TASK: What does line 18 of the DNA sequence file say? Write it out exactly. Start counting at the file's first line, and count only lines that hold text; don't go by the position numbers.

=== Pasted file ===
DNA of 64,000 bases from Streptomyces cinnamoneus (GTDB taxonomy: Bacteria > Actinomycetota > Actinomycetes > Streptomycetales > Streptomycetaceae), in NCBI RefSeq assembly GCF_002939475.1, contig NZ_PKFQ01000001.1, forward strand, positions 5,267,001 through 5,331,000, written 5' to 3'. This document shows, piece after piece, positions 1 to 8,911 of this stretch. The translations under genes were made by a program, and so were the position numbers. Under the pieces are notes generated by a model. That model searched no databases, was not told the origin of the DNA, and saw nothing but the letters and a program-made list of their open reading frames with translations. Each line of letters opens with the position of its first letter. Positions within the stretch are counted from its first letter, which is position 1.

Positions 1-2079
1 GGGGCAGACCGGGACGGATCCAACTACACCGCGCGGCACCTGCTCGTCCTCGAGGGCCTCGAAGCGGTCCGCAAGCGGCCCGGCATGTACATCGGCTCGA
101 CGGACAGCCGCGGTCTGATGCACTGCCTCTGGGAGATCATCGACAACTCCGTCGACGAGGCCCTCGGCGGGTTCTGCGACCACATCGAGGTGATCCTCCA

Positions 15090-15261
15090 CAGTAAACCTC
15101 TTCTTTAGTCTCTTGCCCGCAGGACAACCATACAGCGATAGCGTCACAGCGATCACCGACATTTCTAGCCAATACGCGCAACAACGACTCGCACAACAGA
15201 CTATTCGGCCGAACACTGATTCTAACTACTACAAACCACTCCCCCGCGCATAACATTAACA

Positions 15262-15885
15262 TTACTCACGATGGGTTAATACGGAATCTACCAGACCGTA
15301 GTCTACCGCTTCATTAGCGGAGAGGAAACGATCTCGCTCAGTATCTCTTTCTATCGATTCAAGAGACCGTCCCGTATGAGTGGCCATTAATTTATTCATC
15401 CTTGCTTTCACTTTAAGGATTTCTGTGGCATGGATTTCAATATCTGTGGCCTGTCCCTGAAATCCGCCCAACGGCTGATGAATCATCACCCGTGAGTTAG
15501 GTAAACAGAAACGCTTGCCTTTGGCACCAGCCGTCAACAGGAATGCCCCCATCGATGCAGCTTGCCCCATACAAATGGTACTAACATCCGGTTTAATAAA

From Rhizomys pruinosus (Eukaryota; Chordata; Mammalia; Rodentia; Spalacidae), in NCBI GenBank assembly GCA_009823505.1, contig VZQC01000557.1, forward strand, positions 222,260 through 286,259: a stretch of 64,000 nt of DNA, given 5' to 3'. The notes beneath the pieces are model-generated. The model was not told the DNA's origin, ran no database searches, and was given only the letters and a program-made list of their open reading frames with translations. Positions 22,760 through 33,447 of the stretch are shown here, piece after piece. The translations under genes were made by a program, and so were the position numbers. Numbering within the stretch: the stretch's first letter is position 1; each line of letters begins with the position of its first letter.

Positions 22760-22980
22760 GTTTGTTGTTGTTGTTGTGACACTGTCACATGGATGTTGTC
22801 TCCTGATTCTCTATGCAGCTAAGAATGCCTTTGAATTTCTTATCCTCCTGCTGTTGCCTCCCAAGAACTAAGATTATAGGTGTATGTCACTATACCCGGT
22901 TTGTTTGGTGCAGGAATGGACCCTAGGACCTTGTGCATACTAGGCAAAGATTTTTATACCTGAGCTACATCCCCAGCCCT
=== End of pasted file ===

22901 TTGTTTGGTGCAGGAATGGACCCTAGGACCTTGTGCATACTAGGCAAAGATTTTTATACCTGAGCTACATCCCCAGCCCT